Qinghai Earthquake: Does the Government Fear the Dead?

Everyone is concerned about the victims of the Qinghai earthquake and its many aftershocks. Just as in Sichuan two years ago, many buildings — including government-built schools — collapsed due to shoddy construction. Whether this is the “government’s fault” or just a result of the region’s relative poverty is still up in the air, and obviously, the discussion about it is already pretty political.

In response the the news that the official death toll has been increased again (to 1,484 as of this writing), Olympic Birds’ Nest designer and activist Ai Weiwei tweeted a rhetorical question to the government: “You fear the living, do you also fear the dead?”

I say rhetorical because Ai is unlikely to get an official answer (to put it lightly), but it’s actually a valid question. In the aftermath of the Sichuan earthquake in 2008, the dead — specifically, the dead schoolchildren — became a huge liability for the government, especially when citizens like Ai Weiwei and Tan Zuoren started conducting an “investigation” in the area focused on collecting the names and birth dates of the dead students. Tan Zuoren is in prison now, and Ai was arrested dozens of times — the whole affair has become thoroughly embarrassing from the government’s perspective, especially since Mr. Ai has been especially good at making his case during his frequent international traveling and speaking engagements.

The dead — in that case, over 5,000 children crushed and buried under the remains of poorly-constructed schools — were a threat.

The jury is still out on whether this earthquake’s victims will pose any threat to the regime’s legitimacy, but the New York Times already seems to be indicating that the government is afraid of more dead students, or at least someone is:

At the No. 3 Primary School, the monks said they had pulled 50 students from collapsed classrooms but when an official came by to ask how many had died, the police offered half that number. “I think they’re afraid to let the world know how bad this earthquake is,” said Gen Ga Ja Ba, a 23-year-old monk.

Of course, it’s all secondhand information. Perhaps the monks are members of the “Dalai clique”, trying to confuse the “masses who are ignorant of the truth”. Or maybe it’s for real. Either way, when there are disasters like this, Ai Weiwei might be right. Even before real evidence is available, people — myself included — have jumped to the conclusion that at least some of the deaths are the government’s fault.

And given that Ai Weiwei walks free but there’s still not been an official public investigation into the “tofu-dreg” buildings that collapsed on students in Sichuan, it may well be that the government fears the dead even more than they fear the living.

Thoughts?

[polldaddy poll=3071136]

And if you haven’t yet, take a moment of your time (and a bit of your money) to help out the victims and rescuers in Qinghai, who are valiantly struggling despite cold temperatures and all of the problems associated with high altitudes.



36 Comments

Stay in touch with the conversation, subscribe to the RSS feed for comments on this post.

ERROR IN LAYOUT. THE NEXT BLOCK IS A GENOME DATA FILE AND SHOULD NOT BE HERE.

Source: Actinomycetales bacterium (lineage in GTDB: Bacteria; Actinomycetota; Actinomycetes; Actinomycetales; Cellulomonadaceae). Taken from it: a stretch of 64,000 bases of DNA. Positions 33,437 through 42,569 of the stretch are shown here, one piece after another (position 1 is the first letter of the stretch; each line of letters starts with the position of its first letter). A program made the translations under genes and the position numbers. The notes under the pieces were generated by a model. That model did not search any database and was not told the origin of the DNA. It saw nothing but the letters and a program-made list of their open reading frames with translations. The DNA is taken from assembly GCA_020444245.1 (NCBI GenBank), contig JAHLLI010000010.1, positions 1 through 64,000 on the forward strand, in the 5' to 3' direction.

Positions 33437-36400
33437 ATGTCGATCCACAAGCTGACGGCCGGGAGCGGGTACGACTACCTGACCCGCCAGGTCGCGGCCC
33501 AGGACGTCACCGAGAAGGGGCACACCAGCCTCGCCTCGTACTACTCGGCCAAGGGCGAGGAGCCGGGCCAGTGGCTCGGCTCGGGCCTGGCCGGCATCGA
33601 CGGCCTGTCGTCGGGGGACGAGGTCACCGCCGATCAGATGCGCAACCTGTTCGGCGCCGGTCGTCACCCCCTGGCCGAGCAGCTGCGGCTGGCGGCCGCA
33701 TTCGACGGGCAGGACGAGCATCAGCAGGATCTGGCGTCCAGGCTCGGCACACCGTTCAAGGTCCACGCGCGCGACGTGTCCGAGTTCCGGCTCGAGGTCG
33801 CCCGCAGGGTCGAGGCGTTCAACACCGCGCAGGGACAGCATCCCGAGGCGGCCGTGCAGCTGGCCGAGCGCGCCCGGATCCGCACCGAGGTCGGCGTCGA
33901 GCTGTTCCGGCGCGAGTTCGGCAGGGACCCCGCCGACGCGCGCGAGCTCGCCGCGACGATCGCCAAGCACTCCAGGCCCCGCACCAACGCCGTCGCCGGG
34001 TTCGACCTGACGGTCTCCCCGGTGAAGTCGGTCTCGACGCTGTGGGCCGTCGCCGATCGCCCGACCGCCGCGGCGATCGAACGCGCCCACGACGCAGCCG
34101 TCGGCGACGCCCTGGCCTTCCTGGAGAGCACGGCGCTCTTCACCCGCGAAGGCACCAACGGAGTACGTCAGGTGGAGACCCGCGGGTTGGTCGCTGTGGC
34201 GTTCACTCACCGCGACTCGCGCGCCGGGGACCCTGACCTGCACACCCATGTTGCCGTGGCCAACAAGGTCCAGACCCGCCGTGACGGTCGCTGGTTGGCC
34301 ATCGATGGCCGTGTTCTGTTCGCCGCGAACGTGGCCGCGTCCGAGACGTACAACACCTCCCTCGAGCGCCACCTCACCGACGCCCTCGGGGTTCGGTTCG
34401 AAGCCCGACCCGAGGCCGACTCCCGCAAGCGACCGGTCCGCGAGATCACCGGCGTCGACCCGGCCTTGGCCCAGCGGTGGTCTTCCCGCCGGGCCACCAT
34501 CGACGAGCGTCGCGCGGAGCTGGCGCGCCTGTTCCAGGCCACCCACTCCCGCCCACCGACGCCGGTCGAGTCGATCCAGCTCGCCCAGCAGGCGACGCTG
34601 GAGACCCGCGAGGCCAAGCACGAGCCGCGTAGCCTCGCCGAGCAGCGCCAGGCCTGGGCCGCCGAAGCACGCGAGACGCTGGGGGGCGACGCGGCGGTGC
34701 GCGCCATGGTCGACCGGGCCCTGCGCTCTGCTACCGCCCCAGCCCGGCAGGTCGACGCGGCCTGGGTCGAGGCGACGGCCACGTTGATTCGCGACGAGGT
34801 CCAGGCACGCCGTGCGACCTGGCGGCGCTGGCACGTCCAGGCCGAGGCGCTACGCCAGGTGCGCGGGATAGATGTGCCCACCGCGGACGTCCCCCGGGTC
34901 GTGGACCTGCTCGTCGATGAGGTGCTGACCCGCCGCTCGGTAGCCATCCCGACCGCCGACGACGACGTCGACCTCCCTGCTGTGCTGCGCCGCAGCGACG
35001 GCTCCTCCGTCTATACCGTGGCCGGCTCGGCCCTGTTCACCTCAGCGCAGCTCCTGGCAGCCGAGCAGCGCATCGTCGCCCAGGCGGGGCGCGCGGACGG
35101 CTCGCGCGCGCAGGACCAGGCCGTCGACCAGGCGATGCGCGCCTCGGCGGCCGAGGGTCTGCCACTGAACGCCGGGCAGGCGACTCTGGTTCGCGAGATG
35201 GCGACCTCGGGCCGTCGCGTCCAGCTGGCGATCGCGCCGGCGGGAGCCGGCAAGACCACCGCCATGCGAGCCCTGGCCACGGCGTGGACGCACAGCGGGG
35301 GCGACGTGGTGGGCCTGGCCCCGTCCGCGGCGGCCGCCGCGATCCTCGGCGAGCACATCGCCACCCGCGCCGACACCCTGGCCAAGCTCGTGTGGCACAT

• Some HTML can be used to format your comment.
  • Add a picture to your comments with Gravatar.
  • Please be civil. Comments may be moderated.
  1. roninstevie

    “Cultural differences might have contributed a sharp rise in the official death toll Friday. In a telephone call with The Associated Press, rescue officials seemed surprised to hear that hundreds of bodies were at the Jiegu monastery, taken there by Buddhist families. The new official death toll was announced hours later.”

    China Post, Taiwan

    And about Ai Wei Wei – I really, really hate this guy. He is not helping but exploiting the agony and suffering of the people. And his ass kissing in germany is really hard to watch sometimes.

    • Josh

      How is he being exploitive, exactly? By tweeting and writing the names of dead children in his blog?

      Saying he’s exploitive by raising awareness is pretty piss poor reasoning, if you’re thinking of going there.

      • I think Ai Weiwei raises awareness about important issues and problems that need attention, but I also disagree with a lot of the things he does or says. For example, I wasn’t too keen about some of the comments he made to Jack Dorsey about Twitter.

      • roninstevie

        So how is he helping raising awareness in china (sic!) by giving interviews in Germany? An interview by Ai Wei Wei in German sounds like that: “China is even more evil than Nazi Germany. The kill children for profit. Look at the pictures of the dead children in my new vernissage in munich! The pictures of the dead children say enough!
        But you Germans are enlightend and better then we chinese. I really envy you…”

        It is really disgusting.

  2. Jones

    Clicked this hoping it was something to do with zombies. World War Z first chapters kind of thing. I guess it’s back to stockpiling canned goods and ammunition.

    • Some Guy

      You mean zombie Tibetans vs brain-dead Chinese nationalists? LOL Similar to that episode of “Masters of Horror” where the dead soldiers from the Iraq war come back as zombies to vote out Bush….

      By the way Custer, to answer your question, I don’t think the Government has much to fear from the dead in this case. Not enough here to directly pin on corruption or government incompetence.

  3. lolable

    Terrible post. Some rhetorics are better left unexpressed.

    Do not see any constructive debate to go with this, and the post it self is my opinion is quite base.

  4. friendo

    The NYT article is heap of dung, for starters. Gen Ga Ja Ba? Is he related to Hut Ja Ba?

    God, NYT needs to stop making up “Asian names” when they want to prove a point.

    Next they’ll say Ching Chong Ping Pong agrees with Gen Ga Ja Ba.

    • roninstevie

      Just red the NYT arcticle. I am so fucking angry right now… Those bloody bastards are using everything they can think of for their hate speech and propaganda…

      It is so disgusting…

      • What’s wrong with the NYT article? For the most part, it’s reporting on ethnic tensions occurring at the earthquake site, so unless you are also at the earthquake site, I’m not sure how you’re so sure what they’re saying is wrong.